Rugby: Big guns put new pressures on Highlanders

Brad Thorn will join the Highlanders squad on Friday. Photo Getty
Brad Thorn will join the Highlanders squad on Friday. Photo Getty
The Highlanders' new big three have arrived and with them new challenges for head coach Jamie Joseph.

Brad Thorn, a World Cup-winning former All Black, has returned from his stint at Fukuoka in Japan and will join current internationals Tony Woodcock and Ma'a Nonu at the Highlanders from Friday, the latter pair making the shift from the Blues.

Joseph admitted his squad, which also features the likes of All Blacks Ben Smith, Hosea Gear, Aaron Smith, Andrew Hore and Jarrad Hoeata, is one of the strongest he has coached.

"To be really honest I think that's why we've been able to change the perception of the Highlanders," he said.

"In recent years there hasn't been on paper a really good team and because of that [recruitment] and the fact that we've been able to beat most of the top teams in the last two seasons, it gives us credibility. It gives us more expectations from our support base and we're just going to have to meet those."

Asked if that brought different pressures, he said: "I'm sure it does ... We went out quite aggressively trying to get a better quality of player and in many ways we achieved that. Turning what I guess is potential into profit is what my job is and I'm finding that exciting, but many teams have been in this situation before and haven't been successful and I guess that's the challenge for me and my coaches."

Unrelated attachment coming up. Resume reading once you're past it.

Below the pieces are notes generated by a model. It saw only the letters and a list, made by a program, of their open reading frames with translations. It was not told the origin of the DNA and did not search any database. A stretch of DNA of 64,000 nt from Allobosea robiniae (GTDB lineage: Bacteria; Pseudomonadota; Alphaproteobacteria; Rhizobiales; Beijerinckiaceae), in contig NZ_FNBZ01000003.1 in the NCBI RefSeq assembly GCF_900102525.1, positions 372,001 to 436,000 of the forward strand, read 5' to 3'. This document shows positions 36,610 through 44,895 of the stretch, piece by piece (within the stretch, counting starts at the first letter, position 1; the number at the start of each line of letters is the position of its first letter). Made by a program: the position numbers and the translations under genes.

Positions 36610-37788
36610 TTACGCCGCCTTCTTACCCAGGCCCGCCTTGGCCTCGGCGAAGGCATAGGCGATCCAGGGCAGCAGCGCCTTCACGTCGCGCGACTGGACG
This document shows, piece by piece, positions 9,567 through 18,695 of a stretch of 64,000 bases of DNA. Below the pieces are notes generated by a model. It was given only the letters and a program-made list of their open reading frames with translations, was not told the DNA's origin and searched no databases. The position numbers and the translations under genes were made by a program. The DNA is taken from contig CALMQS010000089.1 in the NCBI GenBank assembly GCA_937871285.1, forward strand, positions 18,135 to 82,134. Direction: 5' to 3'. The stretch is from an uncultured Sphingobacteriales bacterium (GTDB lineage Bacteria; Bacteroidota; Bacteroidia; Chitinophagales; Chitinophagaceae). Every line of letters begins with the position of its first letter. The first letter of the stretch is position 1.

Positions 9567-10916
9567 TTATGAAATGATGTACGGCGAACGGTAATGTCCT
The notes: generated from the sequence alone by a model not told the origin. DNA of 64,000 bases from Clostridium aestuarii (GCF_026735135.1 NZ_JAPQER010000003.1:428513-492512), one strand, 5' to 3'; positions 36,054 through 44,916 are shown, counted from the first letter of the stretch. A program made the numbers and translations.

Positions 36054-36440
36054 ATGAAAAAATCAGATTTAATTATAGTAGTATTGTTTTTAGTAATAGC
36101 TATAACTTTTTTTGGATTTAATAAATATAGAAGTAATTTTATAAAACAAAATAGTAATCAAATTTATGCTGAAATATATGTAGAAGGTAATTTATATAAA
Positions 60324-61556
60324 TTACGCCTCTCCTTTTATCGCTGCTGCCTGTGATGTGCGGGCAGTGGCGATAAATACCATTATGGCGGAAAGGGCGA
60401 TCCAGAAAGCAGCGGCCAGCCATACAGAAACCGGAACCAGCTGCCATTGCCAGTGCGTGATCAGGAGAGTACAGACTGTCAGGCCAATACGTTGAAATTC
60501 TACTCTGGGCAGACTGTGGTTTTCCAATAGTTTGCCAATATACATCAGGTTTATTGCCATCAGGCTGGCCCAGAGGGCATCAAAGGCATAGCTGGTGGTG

The arrival of Thorn, a 37-year-old who has won most things in his career, including a Heineken Cup with Leinster during a remarkable loan period from the Fukuoka Sanix Blues, will be hotly anticipated south of the Waitaki River.

The former Crusaders lock has opted to see out his rugby career in Otago where it all began and will bring a new steel to what was already a competitive pack. Likewise, the addition of loosehead prop Woodcock could also do wonders.

"Thorny will bring a different level of expectation to the team," Joseph said.

"For me, what I saw in Japan, his presence and ability ... he puts a lot of onus on himself to front up and be professional all the time and that can only be good for any team. I'm really excited about Thorny being a part of it.

"The likes of his presence especially in the pack with Woody, it gives our pack not only credibility but also confidence."

The All Blacks aren't required to report for their Super Rugby franchises until next week but all the Highlanders will be on deck on Friday for an important pre-season event - a 25km hike in the wilds of Greenstone Valley west of Lake Wakatipu near Queenstown.

"It gives us an appreciation I guess of the land and people we represent in the deep south. It's worked bloody well for us in the past," Joseph said.

Now for Joseph's not-so-good news. The injury curse which has afflicted him during his two seasons at the Highlanders has already struck. Options at loose forward could be an issue, with Doug Tietjens rupturing his Achilles last week playing touch, Nasi Manu pulling a hamstring and Jack Paringatai breaking a hand. Otago loose forward Paul Grant has been called in as cover.

Wing Declan O'Donnell dislocated a shoulder with Joseph's Maori team in the United Kingdom and has been replaced by Maori fullback and former Chief Trent Renata.

Back utility Tamati Ellison could return later this year after shoulder surgery and first-five Colin Slade is making a careful comeback after a catalogue of groin issues.

Joseph can only laugh about his already bulging casualty ward, safe in the knowledge he has some big guns coming and the fact the season is longer than it used to be.

- Patrick McKendry of APNZ

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